Naomi Abigail Hermosillo Arias, a female drone pilot from Mexico, has just passed her 19th birthday.
Despite her young age, Naomi performed a total of 220 aerial application operations in just one year, covering over 12,300 acres of farmland. She has worked in 12 different Mexican states. Due to her passion for aerial application and conscientious work ethic, she has become a core employee of the Mexican company ATD Drones and the most sought-after female drone pilot among locals.
As a young female drone pilot, when Naomi first joined this industry, she encountered more challenges and difficulties than others.
In March 2020, she received a request to perform an operation on sorghum in Michoacán, Mexico.
After getting her equipment ready, Naomi went to the agreed location in order to speak with the client. However, upon seeing Naomi, the client looked unhappy and called the team leader: "Is this young woman able to handle the job?"
At the time, Naomi had already performed 20 flight jobs, so the client who doubted here was her 21st customer.
The client's doubts made Naomi determined to perform this task perfectly, "I will do this job with greater care to demonstrate my abilities," she said. After some persuasion, the client finally agreed to let her perform the task.
Two weeks later, Naomi's boss received a call from this client, who demanded that Naomi take charge of all his operations. As it turned out, after the last spraying operation, the pest control effect was excellent, far beyond the client's expectation. As the client shared his satisfaction with his peers, Naomi began to receive more and more new jobs.
Over the past year, Naomi has provided aerial application services for more than 165 acres of agave crops, the "national-treasure" of Mexico. Such aerial application operations for agave offer an all-new solution to local growers.
Naomi believes that, compared with manual spraying, aerial application can effectively ensure the safety of workers and is more efficient and less time-consuming. It not only saves water resources, but also prevents liquid pesticides from seeping after reaching the leaf surface, which helps crops better absorb pesticide. Compared with ground operations, aerial application is more adaptable to weather, and crop protection drones have clear advantages, especially after rain when tractors cannot be used.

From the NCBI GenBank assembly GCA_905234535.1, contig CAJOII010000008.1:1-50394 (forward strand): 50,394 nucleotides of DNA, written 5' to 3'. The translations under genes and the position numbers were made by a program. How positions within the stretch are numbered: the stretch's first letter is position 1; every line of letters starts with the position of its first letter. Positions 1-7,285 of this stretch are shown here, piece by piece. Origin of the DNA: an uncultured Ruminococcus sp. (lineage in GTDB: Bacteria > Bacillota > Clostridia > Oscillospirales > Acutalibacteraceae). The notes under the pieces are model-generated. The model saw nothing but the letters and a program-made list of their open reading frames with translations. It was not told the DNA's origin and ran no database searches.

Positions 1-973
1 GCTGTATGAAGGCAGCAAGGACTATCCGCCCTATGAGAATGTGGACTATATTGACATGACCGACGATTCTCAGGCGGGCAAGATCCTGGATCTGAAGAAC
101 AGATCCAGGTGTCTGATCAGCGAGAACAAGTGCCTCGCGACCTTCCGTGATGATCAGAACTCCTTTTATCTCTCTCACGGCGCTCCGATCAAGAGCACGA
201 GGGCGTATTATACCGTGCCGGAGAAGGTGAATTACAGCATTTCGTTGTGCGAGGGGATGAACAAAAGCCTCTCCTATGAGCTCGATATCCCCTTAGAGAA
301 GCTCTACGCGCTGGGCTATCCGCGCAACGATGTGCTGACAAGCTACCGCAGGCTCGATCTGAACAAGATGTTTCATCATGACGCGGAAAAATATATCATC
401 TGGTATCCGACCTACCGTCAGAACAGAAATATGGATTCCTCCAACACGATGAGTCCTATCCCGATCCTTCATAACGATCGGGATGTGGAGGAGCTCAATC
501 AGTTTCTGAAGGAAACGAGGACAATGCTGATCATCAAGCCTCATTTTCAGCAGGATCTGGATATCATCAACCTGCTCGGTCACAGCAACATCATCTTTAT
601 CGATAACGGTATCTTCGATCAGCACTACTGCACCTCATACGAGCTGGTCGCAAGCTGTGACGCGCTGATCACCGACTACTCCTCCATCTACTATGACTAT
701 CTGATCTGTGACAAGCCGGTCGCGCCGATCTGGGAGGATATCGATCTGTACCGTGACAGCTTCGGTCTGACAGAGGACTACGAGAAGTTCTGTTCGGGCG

When Naomi first started working as an agricultural drone pilot, she was quite nervous.
"This was a brand new profession at the time. There were few agricultural drone pilots in Mexico, let alone female drone pilots. Also, I didn't know much about crops and knew nothing at all about pests," Naomi recalled with a smile.
Thanks to the patient help of her boss Rodrigo and teammate Ivan, Naomi gradually mastered the drone operating principles and flight skills. With the trust of the team, Naomi overcame her fear and took her first steps in drone operation. By actively participating in forum activities and practical training, Naomi kept improving her skills and gradually deepened her understanding of the industry.
After completing a few aerial application operations, Naomi grew more familiar with agriculture and crops and became more confident. In less than six months, she became a well-known expert in the local aerial application community.
Naomi believes that smart agriculture is an inevitable trend and that emerging technologies can tap the full potential of limited labor forces.
In most agricultural regions in Mexico, pesticide spraying is still performed by tractors or by hand. Naomi hopes to encourage more partners to join the emerging aerial application industry in Mexico, get out of their comfort zones, and realize their full potential in this new field.
"I can open up to new things, embrace dynamic changes, enjoy a sense of freedom, learn more and more, and accumulate experience every day. I enjoy my current work very much."